I had a thought, that it would be pretty #solarpunk to do international shipping with solar powered sailboats. So I looked it up and found that robo-sailboats are a thing already, though in their infancy:
I'm struck by how this sort of thing could be within reach of hobbyists. The ideal POC would be a single-container cargo ship that could use solar power to do GPS, telemetry, and sail management. And go transatlantic or transpacific to prove it.
The solarpunk angle, to me, is that solar powered autonomous robo-shipping would be potentially a key part of enabling a 'fully automated luxury space communism' sort of economy within the existing system.
If you can go to any part of the coast, and unload any old shipping container into a DIY robo-boat, and send stuff around the world (medicines? food? books? tools? agri-produce? unassembled robo-boats?), that's very socially enabling.
@cathal but big container ships are actually super efficient and the easiest gains there are to try and move them onto cleaner fuel I think. International shipping is a huge challenge to regulate, and sail is not reliable for perishable/time-sensitive goods.
@russss Larger ships are still great, but I think there's room "at the bottom" for swarms of smaller vessels. One of the challenges to do this now with traditional boats is:
* Paying people to person the boats
* Paying to fuel all these inefficient little boats
* Little boats can get sunk
If the boats are solar/sail powered, autonomous, and cheap, then these problems don't look so intractable anymore.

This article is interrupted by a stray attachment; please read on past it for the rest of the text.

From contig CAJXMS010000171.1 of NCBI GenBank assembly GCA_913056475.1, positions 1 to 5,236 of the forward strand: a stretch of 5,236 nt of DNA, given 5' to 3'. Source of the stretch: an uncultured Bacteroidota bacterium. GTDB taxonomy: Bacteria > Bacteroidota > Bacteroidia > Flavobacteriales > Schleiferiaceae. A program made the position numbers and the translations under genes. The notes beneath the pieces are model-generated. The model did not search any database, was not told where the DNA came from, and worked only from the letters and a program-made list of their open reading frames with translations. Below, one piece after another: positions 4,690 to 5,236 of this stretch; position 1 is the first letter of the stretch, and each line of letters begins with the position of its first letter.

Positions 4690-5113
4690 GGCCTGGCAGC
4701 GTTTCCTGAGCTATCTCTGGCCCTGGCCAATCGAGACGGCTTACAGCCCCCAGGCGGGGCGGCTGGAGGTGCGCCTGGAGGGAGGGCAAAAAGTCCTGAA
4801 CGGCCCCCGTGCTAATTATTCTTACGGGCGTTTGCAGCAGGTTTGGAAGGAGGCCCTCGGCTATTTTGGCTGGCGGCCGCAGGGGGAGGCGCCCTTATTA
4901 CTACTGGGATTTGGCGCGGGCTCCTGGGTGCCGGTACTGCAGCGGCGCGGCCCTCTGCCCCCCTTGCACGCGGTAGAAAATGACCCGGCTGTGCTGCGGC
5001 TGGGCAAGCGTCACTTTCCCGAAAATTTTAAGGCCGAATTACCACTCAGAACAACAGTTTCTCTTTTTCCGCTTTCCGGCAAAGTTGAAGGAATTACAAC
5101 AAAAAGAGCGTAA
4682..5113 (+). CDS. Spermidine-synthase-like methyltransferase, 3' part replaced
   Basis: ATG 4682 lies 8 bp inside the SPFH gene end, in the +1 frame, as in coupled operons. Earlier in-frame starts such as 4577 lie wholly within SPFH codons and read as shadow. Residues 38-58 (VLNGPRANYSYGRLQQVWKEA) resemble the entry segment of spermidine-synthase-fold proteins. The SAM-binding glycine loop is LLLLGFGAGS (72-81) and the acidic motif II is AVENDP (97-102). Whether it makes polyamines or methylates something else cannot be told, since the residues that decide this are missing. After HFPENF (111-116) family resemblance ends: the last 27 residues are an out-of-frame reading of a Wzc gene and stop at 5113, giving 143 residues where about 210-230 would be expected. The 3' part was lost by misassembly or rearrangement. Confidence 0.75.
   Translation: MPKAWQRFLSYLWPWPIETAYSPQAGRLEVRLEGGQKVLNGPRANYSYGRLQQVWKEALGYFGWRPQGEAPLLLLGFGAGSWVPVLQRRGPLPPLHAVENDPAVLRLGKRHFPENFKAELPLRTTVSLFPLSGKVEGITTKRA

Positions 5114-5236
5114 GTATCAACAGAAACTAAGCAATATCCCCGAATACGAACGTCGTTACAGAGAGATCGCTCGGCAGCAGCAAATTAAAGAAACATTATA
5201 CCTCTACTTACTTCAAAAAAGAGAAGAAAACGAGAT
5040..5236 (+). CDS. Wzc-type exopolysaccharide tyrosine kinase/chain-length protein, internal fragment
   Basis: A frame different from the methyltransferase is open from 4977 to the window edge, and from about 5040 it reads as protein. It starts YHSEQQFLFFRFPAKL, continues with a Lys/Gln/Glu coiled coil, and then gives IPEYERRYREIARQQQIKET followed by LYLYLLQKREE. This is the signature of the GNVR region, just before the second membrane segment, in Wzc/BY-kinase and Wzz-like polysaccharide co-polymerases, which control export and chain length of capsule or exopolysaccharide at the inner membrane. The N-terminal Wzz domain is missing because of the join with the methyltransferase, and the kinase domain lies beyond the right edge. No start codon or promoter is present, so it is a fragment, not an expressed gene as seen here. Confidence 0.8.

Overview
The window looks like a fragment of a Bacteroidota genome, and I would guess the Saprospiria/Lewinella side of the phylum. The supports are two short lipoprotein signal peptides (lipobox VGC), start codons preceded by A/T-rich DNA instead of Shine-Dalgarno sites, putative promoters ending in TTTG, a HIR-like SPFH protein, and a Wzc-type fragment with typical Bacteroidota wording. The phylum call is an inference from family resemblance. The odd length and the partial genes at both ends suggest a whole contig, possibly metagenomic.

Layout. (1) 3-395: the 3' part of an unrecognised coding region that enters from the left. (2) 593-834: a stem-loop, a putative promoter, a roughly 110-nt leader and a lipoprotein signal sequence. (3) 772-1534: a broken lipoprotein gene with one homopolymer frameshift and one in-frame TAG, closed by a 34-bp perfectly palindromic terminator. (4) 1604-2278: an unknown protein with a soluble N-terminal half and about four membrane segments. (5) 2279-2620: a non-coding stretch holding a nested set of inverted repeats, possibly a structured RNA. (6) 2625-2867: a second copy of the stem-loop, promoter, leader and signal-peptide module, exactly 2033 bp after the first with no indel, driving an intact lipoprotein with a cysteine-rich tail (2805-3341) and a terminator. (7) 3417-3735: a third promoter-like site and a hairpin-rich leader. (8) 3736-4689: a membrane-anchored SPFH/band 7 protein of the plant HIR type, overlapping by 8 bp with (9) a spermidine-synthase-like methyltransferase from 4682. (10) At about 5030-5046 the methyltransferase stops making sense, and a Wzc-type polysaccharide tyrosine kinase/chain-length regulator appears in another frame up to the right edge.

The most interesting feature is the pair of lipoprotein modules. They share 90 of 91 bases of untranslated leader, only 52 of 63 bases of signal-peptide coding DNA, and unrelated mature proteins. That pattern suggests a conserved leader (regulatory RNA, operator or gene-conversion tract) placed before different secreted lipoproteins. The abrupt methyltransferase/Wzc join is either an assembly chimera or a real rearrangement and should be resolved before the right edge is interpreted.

@cathal That sounds interesting, but consider how many facets of transport require human maintenance. If maritime transport is scaled down and automated, you’re likely to generate exponentially more pollution, too, as these critters go gazoo or break down. Who would tend and herd them? I’m also unconvinced that large containerization isn’t still more efficient.
What interests me are new large hybrid sail and solar ships. I want to take an ocean liner or bumbly junk around the Horn.
@Shufei I don't see this concept as a replacement for big shipping, really. But large shippers currently generate a ton of waste and pollution: if you start small and show that solar and wind can move things cleanly, it strengthens the case to clean up the bigger ships, too.
And I get that more ships could mean more waste, but I think that needs to be unpacked a bit: current ships drop containers into the sea all the time...